Times of Oman
Oman family: Have we become a generation of adrenaline junkies?
April 26, 2017 | 7:34 PM
by Farzeen Ashik
Prioritise your tasks at the beginning of the day.
 
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Do we crave the constant rush we get when we are juggling so many things that just not crashing is a miracle? Do we bite off more than we can chew most of the time just to keep those around us in awe? If you are nodding as you read along don’t worry, you have company. The pace of life today is quite frenetic, though being in Oman we are a tad more laid back than the rest of the world, but we have our crazy days too. But the question then becomes, is it really necessary? Do you have to text one friend while having coffee with another? Do you have to bring work home? Isn’t it unfair that you are reading an e-mail while your child is trying to talk to you? Does having a 5-minute lunch at your crammed desk mean you’ve become a high performer?

Having a jam-packed schedule doesn’t mean you’ve made it in the world and that you are the epitome of success. It could also mean that you are just a workaholic or someone who simply isn’t smart enough to prioritise and manage his time. In the words of the Danish philosopher, Soren Kierkegard, ‘Of all ridiculous things the most ridiculous seems to me, to be busy — to be a man who is brisk about his food and his work... What, I wonder, do these busy folks get done?’ According to him busyness is a means of distracting oneself from truly important questions, such as who you are and what life is for. Busy people “fill up their time, always find things to do,” but they have no principle guiding their life. “Everything is important but nothing is important,” he adds. So let’s take a moment away from Netflix, Facebook, Instagram or Whatsapp and just quietly look at out lives and strategise.

Be physically and mentally present

Sounds easy enough, right? But sadly most of the time it doesn’t happen. When you are too busy it’s impossible to stay focused on what’s happening right in front of you. Your kids could be tearing themselves to pieces but you have your nose stuck in your laptop and you have tuned out their screams. Not a pretty picture there. Philosophers such as Josef Pieper and Mark Tietjen have argued that Kierkegaard saw busyness as a form of sloth — at the other extreme to laziness, but a vice just the same.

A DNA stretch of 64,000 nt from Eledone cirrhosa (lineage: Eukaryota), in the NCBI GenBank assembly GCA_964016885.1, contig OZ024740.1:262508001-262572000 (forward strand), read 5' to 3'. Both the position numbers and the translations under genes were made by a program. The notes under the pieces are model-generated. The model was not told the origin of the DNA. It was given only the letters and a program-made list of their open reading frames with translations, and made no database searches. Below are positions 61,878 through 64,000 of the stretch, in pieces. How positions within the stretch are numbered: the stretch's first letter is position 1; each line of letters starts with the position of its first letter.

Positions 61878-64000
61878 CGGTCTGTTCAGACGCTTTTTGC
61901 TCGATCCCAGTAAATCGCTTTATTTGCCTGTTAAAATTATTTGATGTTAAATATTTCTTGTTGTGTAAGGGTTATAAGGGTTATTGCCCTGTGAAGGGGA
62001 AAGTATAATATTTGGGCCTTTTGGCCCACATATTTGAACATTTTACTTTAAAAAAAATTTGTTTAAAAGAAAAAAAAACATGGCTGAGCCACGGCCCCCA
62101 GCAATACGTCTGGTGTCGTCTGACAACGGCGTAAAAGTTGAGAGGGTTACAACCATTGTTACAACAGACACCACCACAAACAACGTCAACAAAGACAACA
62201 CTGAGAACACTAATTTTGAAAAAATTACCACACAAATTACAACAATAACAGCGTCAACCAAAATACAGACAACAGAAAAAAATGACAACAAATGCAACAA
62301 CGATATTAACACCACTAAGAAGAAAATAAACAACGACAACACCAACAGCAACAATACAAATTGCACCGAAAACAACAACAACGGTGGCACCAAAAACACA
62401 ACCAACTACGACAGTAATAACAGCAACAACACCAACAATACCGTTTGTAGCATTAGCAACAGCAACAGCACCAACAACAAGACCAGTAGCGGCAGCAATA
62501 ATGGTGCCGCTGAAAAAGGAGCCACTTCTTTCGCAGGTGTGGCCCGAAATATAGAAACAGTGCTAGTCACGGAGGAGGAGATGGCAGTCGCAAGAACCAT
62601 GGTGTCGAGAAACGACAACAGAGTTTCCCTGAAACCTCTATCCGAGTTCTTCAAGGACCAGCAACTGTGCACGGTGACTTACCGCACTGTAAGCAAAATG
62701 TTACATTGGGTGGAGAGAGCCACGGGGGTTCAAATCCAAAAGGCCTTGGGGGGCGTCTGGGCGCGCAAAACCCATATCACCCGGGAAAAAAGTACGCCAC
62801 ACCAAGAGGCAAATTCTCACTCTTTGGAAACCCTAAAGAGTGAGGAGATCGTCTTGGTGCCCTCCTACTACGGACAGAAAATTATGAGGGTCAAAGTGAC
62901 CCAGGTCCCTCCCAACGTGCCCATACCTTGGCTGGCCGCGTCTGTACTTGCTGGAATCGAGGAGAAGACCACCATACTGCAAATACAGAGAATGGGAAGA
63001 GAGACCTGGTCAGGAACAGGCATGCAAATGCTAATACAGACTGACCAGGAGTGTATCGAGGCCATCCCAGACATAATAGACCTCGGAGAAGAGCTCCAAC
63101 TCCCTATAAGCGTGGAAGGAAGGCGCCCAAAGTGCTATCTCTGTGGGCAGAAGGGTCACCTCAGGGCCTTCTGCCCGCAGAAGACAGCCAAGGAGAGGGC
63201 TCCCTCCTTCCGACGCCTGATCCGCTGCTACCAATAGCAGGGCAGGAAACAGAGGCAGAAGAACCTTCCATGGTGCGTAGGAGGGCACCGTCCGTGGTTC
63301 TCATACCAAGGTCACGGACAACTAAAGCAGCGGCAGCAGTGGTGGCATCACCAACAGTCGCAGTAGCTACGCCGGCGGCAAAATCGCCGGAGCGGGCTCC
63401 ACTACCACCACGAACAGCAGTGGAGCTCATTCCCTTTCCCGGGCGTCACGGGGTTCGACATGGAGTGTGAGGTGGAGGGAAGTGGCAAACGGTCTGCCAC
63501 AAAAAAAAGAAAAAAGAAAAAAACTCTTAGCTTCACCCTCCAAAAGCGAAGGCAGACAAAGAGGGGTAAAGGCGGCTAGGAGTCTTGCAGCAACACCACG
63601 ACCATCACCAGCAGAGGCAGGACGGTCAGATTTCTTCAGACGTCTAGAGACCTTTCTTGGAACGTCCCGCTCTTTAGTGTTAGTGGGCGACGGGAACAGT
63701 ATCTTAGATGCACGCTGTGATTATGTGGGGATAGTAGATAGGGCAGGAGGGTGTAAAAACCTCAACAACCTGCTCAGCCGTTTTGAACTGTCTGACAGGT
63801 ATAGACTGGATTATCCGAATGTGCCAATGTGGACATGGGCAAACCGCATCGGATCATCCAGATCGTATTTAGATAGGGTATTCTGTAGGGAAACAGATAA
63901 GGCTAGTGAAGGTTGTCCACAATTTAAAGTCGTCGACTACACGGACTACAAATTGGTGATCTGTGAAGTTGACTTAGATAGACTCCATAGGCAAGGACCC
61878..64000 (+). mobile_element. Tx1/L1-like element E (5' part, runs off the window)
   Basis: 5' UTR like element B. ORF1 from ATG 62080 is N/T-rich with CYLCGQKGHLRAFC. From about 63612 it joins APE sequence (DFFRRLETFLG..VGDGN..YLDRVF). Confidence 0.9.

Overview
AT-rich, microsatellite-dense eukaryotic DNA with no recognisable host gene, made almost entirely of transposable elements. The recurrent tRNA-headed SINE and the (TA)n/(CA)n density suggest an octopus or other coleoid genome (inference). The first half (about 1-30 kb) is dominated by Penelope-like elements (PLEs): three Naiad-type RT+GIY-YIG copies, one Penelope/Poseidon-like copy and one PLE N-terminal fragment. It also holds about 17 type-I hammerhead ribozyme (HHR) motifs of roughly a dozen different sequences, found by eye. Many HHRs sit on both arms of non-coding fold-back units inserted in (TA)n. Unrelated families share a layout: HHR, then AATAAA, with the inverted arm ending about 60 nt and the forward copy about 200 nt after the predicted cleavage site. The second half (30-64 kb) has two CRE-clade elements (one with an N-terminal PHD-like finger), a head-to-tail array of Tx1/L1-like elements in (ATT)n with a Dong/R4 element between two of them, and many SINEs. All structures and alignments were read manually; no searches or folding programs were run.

Prioritise

We live in a world that bombards us with all kinds of stimuli. Our senses have to work over time to just find the important ones and help us respond to it. Prioritise your tasks at the beginning of the day. You want to be Superman but hey, be realistic. Don’t try to do too many things at one time. Single-tasking is the order of the day.

Don’t confuse motion for progress

It’s easy to think that we are doing something really valuable with our lives when we find our planners full. But if we sit down and look deep we may find that we have filled up our days with meaningless things that won’t matter a decade from now. Think about what really makes you happy and make sure to invest time in that. Don’t confuse the grind for success. Avoiding busyness, especially in a time and society that seems to expect it, is not easy. But Karl Aho, who recently presented a PhD dissertation on Kierkegaard’s notion of time at Baylor University, argues that it’s a worthwhile goal—and that, by refusing to address the important questions, and instead living a “double minded” and busy life, one can become afraid to commit to a single person and cause, and so can lead to missing out on one’s calling or marriage.

Consistency goes for a toss

When you are too busy you tend to cut corners unknowingly. In your hurry to get things done and tick off all the items in your to-do list quality may often take the backseat. The result is that your work product or even those cupcakes you used to bake at home don’t really have the jazz they used to before. So make sure your plate isn’t too full.

Health is wealth

All too often our health suffers when we are constantly busy. The mental and physical stress when we are trying to achieve too much can often have serious, far-reaching consequences. You forget to take care of yourself and those precious to you too.

Emotionally depleted

Do you find yourself working 10-12 hour days with absolutely no energy once you are back home? Or worse you are so emotionally exhausted that you find yourself blanking out and being indifferent to family and friends. Take a moment and reorient yourself. Who are you doing all this for? What are you doing? And why? Tune out and just answer these questions instead of checking your messages like a maniac.

Don’t forget to dream

We end up being so busy running the rat race that we forget why we are in it in the first place. What were our dreams when we were younger? What did we want to be or do? Are we still on that track or have we forgotten to dream? You are not simply a worker or a wife or a parent, you are person in his/her own right. You have dreams, passions and ideas; don’t let busyness take the happiness out of your life.

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